hand-pointing 8 tips for pitching articles to editors

Pitching article ideas to publishers is critical to a successful writing business.

I struggled with pitching articles to editors for a long time before finally dedicating some energy to establishing the best process. I want to share my thoughts with all the potential authors out there.

One essential aspect of my business is writing informative, tutorial-style articles for the IT industry. I contribute to many online publishers, and I've fine-tuned my approach to pitching. Your pitching goal should be to make it easy for the editor to say yes.

Here are a series of tips for effectively and efficiently pitching article ideas to editors. Read to the end to find a sample pitch for this article!

1. Learn the publication's cadence

It may take some time, but learn the publication's cadence and organization. One of my key customers organizes their budget and schedule on a quarterly basis. I've learned to approach them with ideas just before a new quarter begins. Find out if the publication does collections of similar articles and pitch to those. For example, I was assigned five articles on Linux backup tools as part of a single collection in the summer of 2023.

Once you've submitted a few well-polished articles on time, remember to ask for other contacts within the company for whom you can write.

2. Provide the why and context

Give the editor background information on why the content is essential and unique. Provide context around the subject, especially if it's a critical topic that isn't prevalent in the news. It's easier for the editor to accept the piece if they understand who their readers will be and why those readers care about this subject.

3. Your outline becomes your pitch

My pitches are a summary of my article outline. I rarely have a fully developed outline when I make the pitch, but I always have a general idea of the article's structure. This allows me to estimate the word count and the effort I'll need to invest—all tied to the article's cost. In some cases, I've identified topics that should become two articles for readability and efficiency.

Estimating your effort is critical. I defeated myself with a few early pitches that were not well thought out. I proposed topics that I thought would be straightforward but turned out to be extremely difficult and time-consuming. Those topics are fine but be sure to plan time for them.

4. Schedule follow-ups

Create a follow-up calendar. Editors are busy folks! You may recognize the brilliance of your idea but other pitches flow across their desks daily. You might get lost in the shuffle, so don't hesitate to reach out a few weeks later to ask whether they are interested in your pitch. Just don't bug them by following up too soon.

You're also busy, so calendar reminders help you keep track of your queries.

5. Provide the details

Remember to provide relevant details. My pitches include one to two short paragraphs describing the topic, providing context, and explaining why it's important. I am also careful to include a paragraph estimating the word count and target audience. Finally, I remind the editor that I provide screenshots and command snippets. You could include the cost here, too.

Here's an example:

Sample of article details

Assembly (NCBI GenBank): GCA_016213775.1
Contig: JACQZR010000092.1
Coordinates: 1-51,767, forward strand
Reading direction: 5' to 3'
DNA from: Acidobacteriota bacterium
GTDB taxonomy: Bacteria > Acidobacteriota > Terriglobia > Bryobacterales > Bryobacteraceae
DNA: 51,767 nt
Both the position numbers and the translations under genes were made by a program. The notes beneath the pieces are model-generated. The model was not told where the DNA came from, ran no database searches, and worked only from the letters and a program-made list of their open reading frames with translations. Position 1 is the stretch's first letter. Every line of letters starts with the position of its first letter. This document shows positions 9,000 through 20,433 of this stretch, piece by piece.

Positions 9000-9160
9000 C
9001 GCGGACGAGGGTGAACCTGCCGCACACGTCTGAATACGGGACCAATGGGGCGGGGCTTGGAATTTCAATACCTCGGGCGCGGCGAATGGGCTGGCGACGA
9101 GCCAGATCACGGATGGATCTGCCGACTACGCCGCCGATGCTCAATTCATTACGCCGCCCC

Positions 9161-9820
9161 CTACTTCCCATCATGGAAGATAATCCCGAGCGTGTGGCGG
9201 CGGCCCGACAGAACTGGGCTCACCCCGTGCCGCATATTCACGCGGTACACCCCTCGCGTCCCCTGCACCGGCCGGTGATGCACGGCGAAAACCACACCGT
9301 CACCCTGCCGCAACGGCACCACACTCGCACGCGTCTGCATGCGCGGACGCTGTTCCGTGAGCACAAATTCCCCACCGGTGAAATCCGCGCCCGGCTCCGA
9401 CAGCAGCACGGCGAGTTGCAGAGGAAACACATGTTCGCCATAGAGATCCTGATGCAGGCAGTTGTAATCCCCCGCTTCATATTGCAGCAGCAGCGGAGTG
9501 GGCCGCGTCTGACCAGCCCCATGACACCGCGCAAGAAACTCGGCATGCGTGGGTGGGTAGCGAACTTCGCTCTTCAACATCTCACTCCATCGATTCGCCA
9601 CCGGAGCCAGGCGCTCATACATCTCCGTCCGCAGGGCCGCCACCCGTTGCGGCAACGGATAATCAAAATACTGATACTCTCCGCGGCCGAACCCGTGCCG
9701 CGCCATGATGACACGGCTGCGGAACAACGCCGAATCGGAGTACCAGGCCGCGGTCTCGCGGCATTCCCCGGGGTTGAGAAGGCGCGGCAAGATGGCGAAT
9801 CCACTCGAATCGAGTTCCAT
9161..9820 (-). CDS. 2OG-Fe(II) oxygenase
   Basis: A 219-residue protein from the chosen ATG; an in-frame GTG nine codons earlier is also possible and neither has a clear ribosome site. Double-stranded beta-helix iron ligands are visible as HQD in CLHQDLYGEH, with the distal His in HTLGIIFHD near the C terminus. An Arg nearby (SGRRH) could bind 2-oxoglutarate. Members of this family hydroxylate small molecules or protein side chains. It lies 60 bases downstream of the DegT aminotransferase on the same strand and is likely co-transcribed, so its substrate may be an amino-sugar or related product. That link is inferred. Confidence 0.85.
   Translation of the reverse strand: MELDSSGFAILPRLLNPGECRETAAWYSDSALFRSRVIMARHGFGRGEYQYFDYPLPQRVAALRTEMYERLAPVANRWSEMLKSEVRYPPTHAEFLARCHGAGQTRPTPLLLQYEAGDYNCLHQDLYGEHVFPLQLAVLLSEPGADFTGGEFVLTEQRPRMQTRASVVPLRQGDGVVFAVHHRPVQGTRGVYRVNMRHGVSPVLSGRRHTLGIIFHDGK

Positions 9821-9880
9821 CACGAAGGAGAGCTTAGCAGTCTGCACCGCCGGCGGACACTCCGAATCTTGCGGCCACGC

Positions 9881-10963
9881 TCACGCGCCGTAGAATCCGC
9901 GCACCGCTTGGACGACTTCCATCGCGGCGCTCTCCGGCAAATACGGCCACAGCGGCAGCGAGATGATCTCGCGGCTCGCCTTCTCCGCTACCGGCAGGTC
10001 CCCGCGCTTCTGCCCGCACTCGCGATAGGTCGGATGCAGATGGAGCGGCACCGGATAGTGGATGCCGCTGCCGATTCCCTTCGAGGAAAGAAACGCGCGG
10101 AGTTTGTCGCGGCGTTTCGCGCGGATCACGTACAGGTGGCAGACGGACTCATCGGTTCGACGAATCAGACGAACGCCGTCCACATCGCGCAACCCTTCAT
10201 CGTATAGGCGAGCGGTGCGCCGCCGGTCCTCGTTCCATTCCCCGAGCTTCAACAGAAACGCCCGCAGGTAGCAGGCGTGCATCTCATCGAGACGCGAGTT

Sample of article details

The goal is to make it easy to say yes.

6. Use a pitch template

I view pitching as unbilled hours (though I recognize the work pays off later). I need the pitching process to be as efficient as possible, so I created a template in Microsoft Word. It includes title headers and sample language (such as word count and target audience). All I must do is fill in the details. I place my contact information and date at the top, too.

Sample of a pitch template

Sample of a pitch template

Pitch templates keep your queries consistent and easy to read.

7. Track your pitches and avoid repeats

Develop a tracking system for your pitches. I badly embarrassed myself some years ago by resending a series of pitches to an editor a few months after the initial query. She replied that she'd already declined these ideas and wanted to know why I wasted her time resending them.

I use Microsoft Excel to manage my pitches. I will write a separate article with details on pitch tracking in the future. For now, ensure you have some method of avoiding repeated queries to the same editor.

Remember to track accepted articles!

8. Articles are not rejected; they are declined

I've periodically dabbled in writing fiction, and some years ago, I learned a great mental trick. Upon being down and frustrated over a good story being rejected multiple times, a fellow author suggested a change in terminology. Pieces are not "rejected" but rather "declined." This term is gentler and more accurate. When an editor declines a piece, it may not be a reflection of that article's quality. Instead, it indicates the piece isn't a good fit for the publication at the moment.

Not only does that word change help maintain your enthusiasm, but it reminds you to submit the pitch to other editors, where it may fit better with their current initiatives.

Making a great pitch

It goes without saying that you should check your pitches for spelling and grammar. This may be the editor's first exposure to your work.

Pitching article ideas to publishers is critical to a successful writing business. I hope the above tips provide you with approaches you can apply to your own writing endeavors. Please comment with your own pitching tips.

Here is a sample pitch for the article you just read.

Sample pitch for this article

Sample pitch for this article